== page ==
We urge the university to make every effort to curtail the ongoing and potential future disruptions this is causing for UC undergraduate and graduate teaching, as well as campus-wide research activities, by engaging in good-faith negotiations with the UC graduate students and UAW Local 2865.

To learn more about the UC graduate student strike visit:

Image by Woody Carroll.

Prof. Ed Chang receives the Order of Civil Merit from Korea

Prof. Ed Chang receives the Order of Civil Merit from Korea


From CHASS news:

At 18, UC Riverside Professor Edward Chang immigrated to the United States. He had two goals: To learn English and get an education. Decades later, Chang has been awarded the Order of Civil Merit, one of the highest medals from the Republic of Korea, for his academic research promoting Korean culture in both the U.S. and South Korea.

The Order of Civil Merit is the fourth-highest medal given by the South Korean government. It is an annual award based on the recipient’s extensive services in the areas of politics, society, economy, education, art, or science in the interest of promoting national development.

Chang, a professor of ethnic studies and founding director of UCR’s Young Oak Kim Center for Korean American Studies (YOK), received his award for his academic research of Riverside’s Pachappa Camp at a ceremony in San Bernardino’s Koreatown in October 2019.

Through research, Chang discovered that the Pachappa Camp on Cottage Street in Riverside was the first Korean settlement in the United States.  The City of Riverside recognized the camp as its first point of cultural and historical interest in 2016 with a sign at the camp’s former location. Chang described it as one of the most important projects of his career.

“The Pachappa Camp was previously unknown until I published a book last year. No one knew of its existence, in Korea or the U.S…” Chang said. “I began to understand this is the first and largest Korean settlement at the time. It was a mecca of Korean independence and held sentiments of a family-based community…In a sense, it laid the groundwork for the early Korean-American immigrants.”

Chang’s project began with a Riverside map from 1905 which showed a Korean settlement. The area was founded by Korean independence activist Ahn Chang Ho. The community thrived, with job opportunities, religious services, and families with about 100 people calling it home until 1918. Chang and his research team confirmed the existence of the Pachappa Camp by collecting historical newspaper articles, a membership list from a local Korean church, and checking tombstones at a nearby cemetery.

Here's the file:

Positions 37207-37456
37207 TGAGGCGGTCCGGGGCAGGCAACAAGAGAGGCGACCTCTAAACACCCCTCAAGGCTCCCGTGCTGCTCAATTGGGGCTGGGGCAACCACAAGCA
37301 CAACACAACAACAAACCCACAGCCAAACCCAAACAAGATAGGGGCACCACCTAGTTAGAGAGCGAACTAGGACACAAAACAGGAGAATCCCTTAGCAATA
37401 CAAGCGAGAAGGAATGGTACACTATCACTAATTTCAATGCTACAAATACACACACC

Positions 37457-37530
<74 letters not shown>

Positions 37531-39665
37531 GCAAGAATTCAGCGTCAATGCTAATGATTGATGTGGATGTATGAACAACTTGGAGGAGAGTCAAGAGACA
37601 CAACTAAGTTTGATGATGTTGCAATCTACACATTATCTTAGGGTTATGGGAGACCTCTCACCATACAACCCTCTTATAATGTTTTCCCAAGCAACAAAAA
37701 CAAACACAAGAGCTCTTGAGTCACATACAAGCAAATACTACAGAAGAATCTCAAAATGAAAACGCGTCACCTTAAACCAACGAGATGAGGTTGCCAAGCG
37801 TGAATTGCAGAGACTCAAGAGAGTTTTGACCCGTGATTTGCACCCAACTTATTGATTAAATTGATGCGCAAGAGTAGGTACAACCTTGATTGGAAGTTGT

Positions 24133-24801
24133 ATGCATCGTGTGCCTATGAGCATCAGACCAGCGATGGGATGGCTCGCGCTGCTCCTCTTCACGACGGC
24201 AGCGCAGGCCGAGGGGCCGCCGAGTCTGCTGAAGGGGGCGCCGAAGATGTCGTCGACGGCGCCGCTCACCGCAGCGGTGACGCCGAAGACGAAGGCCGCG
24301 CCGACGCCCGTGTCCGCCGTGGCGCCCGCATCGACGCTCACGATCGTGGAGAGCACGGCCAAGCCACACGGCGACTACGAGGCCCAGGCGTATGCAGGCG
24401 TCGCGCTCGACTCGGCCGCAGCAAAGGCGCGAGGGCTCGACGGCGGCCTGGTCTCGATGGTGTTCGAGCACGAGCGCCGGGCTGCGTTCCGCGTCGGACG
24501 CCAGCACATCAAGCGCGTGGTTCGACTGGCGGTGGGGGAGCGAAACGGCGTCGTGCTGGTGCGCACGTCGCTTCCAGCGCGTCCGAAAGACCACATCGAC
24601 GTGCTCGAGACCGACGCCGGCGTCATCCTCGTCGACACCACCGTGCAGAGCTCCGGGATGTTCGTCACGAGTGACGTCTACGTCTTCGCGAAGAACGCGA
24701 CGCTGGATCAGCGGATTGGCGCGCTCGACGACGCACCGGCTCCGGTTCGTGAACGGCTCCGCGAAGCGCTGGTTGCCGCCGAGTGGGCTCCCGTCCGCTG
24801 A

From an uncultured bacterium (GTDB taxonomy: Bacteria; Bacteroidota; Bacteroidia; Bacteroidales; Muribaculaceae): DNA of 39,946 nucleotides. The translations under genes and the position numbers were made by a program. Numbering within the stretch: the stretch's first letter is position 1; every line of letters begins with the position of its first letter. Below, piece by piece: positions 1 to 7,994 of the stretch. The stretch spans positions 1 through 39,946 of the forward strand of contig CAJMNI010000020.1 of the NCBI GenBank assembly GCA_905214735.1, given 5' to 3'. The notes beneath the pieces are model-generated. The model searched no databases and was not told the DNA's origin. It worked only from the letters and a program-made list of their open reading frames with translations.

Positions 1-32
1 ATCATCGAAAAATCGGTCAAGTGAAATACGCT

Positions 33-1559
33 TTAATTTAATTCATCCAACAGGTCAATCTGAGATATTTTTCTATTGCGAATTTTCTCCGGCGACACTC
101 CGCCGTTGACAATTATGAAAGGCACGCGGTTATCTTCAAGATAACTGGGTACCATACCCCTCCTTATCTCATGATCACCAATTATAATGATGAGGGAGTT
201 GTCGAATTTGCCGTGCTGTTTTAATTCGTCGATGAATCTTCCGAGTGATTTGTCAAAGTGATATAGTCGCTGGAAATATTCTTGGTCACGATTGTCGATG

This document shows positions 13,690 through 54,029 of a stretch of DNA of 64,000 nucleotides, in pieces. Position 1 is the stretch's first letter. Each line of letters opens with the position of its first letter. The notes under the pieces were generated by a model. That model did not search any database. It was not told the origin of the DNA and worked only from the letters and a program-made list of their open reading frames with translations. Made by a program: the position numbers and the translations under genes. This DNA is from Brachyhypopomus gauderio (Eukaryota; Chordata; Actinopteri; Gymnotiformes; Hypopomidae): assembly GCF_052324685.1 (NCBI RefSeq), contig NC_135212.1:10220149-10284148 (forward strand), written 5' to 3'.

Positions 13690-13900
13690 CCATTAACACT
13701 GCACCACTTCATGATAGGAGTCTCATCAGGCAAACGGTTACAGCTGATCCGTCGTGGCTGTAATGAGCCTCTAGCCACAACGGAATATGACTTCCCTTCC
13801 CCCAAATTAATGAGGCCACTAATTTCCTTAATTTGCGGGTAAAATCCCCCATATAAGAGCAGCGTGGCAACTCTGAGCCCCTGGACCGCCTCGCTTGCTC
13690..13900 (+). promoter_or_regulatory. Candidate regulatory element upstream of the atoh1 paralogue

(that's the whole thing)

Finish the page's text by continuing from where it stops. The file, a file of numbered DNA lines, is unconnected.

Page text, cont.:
Chang has also left a large impact on UCR’s campus by founding the Young Oak Kim Center for Korean American Studies in 2010. It was established for faculty and students to continue studying the culture and heritage of Korean-Americans.

Chang named the center after Young Oak Kim, who was a second-generation Korean-American who fought during World War 2 and the Korean War. Kim was a war hero who fought for the rights of minorities, women, orphans, and adoptees. Chang described Kim as a champion of civil rights who served as a role model for future generations.

“Working at the center helped me when I studied abroad in South Korea earlier this year,” said Jacqueline Aguirre De La O, a student intern at the YOK Center. “His research solidified my knowledge of Korean-American migration by moving away from the black-and-white binary, which I implement into my own courses in sociology.”

“Because of Professor Chang’s guidance and tutelage, I have really flourished and grown,” said Carol Park, YOK Center Administrative Assistant and Researcher. “Without his instruction and mentorship, I don’t think I would be where I am today. He is the kind of professor that most students dream to have.”

FEATURED PHOTO. Photo courtesy of Tanner Sebastian/CHASS Marketing & Communications.
Professor of Ethnic Studies Edward Chang celebrates his 2019 award for his research on Riverside’s Pachappa Camp, the first Korean settlement in the United States.

Prof. Gerald Clarke Appointed the Pollitt Endowed Term Chair

Prof. Gerald Clarke Appointed the Pollitt Endowed Term Chair


Prof. Gerald Clarke has been appointed the Teresa and Byron Pollitt Endowed Term Chair for Interdisciplinary Research & Learning in the Humanities and Social Sciences. Assistant Professor in Ethnic Studies, Gerald Clarke is a renowned and award-winning Cahuilla artist, co-organizer of the recent Neo- Native: Towards New Mythologies symposium, and longtime educator and speaker on Cahuilla history and culture. His work has been exhibited throughout the United States and is included in several prominent museum collections including the Autry Museum of the American West, the Heard Museum, and the Eiteljorg Museum. Clarke received his M.F.A. in studio arts with an emphasis in painting and sculpture from Stephen F. Austin State University in Nacogdoches, Texas.